Mosquitoes are very common in many areas, especially during the summer months. Mosquitoes prefer humid areas and tend to lay their eggs in shallow pools of water. Mosquitoes can reproduce very quickly. They’re most active around dawn or dusk. They are annoying when they bite you and leave an itch for days, but they are also a pain to hear buzzing around and also to avoid them getting in your food and drinks! There are more to mosquitoes than just being annoying, as they can actually carry real danger.
Most people know that mosquitoes can carry and transmit many types of diseases, and humans can become infected from a tiny mosquito bite with a serious illness or disease! Malaria is a serious mosquito-borne disease that can be found on almost every continent. Symptoms for malaria can vary, but some general signs of infection include fever, aches, coma, and even death!
Mosquitoes can carry West Nile Virus (a virus found primarily in birds, but a mosquito can bite a bird and become a carrier for the virus), which has been common in North America the last few summers. This virus can be fatal as it can cause inflammation of the brain. This virus is very serious and has killed dozens of humans and thousands of birds over the last few years.
Other illnesses mosquitoes can commonly spread include Dengue fever, which is mostly in the tropics, Yellow Fever, found primarily in Africa and South America, and heartworm, which can cause cardiovascular problems and other health issues. Left untreated, any of these illnesses can progress and even result in death if serious enough.
There are a number of ways you can reduce the number of mosquitoes in your yard or area. First and foremost, get rid of any unnecessary standing water. Keep all ponds, pools, birdbaths, and other water activities fresh and clean. Keep the pond stocked with plenty of fish such as bass that will eat mosquito larvae. You can also add some type of fountain to keep the water moving, which will discourage mosquitoes from laying their eggs. Be sure to routinely dump water out of buckets, toys, old tires, discarded plastic bags and other objects, roof gutters, and anything else that might catch rain or water and sit around for a while.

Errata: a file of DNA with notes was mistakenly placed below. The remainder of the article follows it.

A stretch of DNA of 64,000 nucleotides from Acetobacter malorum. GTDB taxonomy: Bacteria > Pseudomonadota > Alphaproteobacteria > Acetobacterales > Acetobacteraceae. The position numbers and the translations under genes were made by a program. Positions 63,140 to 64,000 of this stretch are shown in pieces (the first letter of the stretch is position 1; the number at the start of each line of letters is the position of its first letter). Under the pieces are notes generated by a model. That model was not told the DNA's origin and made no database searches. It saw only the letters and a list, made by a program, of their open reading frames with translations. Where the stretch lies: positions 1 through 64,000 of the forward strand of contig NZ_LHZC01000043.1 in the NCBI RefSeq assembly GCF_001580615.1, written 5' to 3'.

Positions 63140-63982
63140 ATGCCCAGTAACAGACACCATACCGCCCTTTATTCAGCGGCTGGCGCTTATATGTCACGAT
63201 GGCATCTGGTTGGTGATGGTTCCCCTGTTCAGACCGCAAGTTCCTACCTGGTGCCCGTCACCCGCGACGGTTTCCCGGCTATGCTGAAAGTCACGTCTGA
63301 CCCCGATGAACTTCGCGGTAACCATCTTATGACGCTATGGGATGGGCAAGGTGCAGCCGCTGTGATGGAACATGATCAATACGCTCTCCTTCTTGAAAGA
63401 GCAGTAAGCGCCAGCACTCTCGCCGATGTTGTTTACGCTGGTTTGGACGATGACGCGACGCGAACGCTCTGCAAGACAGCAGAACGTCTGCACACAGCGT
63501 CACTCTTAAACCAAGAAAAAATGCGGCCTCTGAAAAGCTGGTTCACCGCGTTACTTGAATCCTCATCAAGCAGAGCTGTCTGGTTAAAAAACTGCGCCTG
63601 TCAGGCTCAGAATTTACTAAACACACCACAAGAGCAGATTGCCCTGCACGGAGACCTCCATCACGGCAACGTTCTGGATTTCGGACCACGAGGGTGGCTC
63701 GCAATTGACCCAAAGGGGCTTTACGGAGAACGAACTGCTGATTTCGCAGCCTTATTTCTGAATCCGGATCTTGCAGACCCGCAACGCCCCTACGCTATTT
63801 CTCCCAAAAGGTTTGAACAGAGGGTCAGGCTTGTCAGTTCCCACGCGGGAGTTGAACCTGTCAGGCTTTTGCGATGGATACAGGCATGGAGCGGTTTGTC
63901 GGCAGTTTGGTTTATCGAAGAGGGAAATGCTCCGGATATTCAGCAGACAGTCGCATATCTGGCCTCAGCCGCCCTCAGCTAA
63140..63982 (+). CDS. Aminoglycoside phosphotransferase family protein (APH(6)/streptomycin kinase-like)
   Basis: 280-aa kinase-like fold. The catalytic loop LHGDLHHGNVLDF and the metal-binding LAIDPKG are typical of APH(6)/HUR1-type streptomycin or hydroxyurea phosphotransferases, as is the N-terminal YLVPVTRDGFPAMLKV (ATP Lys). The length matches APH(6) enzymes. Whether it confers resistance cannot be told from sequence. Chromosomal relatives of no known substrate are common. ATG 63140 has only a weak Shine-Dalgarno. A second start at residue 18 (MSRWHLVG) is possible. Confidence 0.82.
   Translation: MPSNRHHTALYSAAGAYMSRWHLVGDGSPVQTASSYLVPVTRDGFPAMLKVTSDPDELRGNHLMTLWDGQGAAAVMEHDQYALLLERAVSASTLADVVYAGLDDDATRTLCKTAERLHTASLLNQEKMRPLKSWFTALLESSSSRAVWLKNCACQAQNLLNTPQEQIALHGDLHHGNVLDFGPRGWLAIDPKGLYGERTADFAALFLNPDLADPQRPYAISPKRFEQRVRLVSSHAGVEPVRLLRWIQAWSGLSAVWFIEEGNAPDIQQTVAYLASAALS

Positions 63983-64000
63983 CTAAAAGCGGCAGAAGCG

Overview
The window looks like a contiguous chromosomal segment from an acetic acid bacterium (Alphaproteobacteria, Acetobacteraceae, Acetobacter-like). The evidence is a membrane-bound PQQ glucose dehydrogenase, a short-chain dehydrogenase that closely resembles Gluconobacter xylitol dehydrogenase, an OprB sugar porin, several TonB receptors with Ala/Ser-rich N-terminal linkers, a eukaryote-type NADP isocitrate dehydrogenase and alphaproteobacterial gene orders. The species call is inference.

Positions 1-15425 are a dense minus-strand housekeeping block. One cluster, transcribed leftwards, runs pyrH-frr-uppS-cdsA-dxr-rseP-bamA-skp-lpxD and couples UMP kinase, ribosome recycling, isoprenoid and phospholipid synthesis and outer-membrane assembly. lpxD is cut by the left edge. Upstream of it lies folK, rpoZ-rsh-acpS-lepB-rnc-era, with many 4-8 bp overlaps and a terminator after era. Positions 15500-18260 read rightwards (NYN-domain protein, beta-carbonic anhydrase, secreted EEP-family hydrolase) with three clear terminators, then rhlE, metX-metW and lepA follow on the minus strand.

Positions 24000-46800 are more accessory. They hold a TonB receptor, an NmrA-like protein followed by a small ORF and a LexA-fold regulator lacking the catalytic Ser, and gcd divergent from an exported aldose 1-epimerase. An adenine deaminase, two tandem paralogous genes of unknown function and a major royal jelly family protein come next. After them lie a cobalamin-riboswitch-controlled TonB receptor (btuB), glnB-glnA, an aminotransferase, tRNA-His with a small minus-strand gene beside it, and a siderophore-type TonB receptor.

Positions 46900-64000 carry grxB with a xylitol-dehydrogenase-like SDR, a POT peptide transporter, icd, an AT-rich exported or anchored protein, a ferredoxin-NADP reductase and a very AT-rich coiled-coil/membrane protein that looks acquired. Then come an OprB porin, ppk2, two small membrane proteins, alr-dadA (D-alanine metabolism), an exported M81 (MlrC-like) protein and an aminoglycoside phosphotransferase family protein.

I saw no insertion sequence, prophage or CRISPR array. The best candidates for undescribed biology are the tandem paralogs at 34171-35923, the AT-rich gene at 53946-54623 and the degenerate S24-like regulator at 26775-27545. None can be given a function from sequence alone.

Of course, if your neighbors allow standing water and such to gather in their yard, you might still have issues with the mosquito pests, since they can travel about a mile. If you have problems with mosquitoes breeding in the neighbors yards, you might want to kindly mention it to them. After all, they might not be aware of the ideal breeding conditions they’re creating for these pesky insects.
Another helpful tip for reducing unwanted mosquito visitors is to use bug sprays, repellents, traps, etc. Sprays and repellents are somewhat controversial as they often contain DEET and other questionable ingredients, but most agree if you use in moderation and not many days in a row they are fairly safe. If you’re going to be outdoors for any length of time, it’s not recommended to wear any perfumes or strong-scented shampoos or detergents, for example, as these tend to attract insects. Opt for unscented products when possible. Citronella, the active component of lemongrass, is supposed to act as a natural repellent for mosquitoes, but I’ve never had incredible success with this method. Some claim other essential oils, such as vanilla or peppermint, are also natural repellents. Perhaps it’s worth a try?
Also, when planning on staying outside for a few hours, it’s advised to cover up as much as comfortably possible. For example, wear long sleeves, socks, and pants rather than having more skin revealed to avoid as much exposure to the insects as possible.
There are many things you can do to lessen the chances you’ll be bitten by mosquitoes. It’s scary to think such a tiny insect can cause many different serious illnesses, and even death!, but, if you are smart about your outdoor activities and aware of the risks and facts, summer cookouts and parties can be tons of fun without tons of worry. Have a great summer!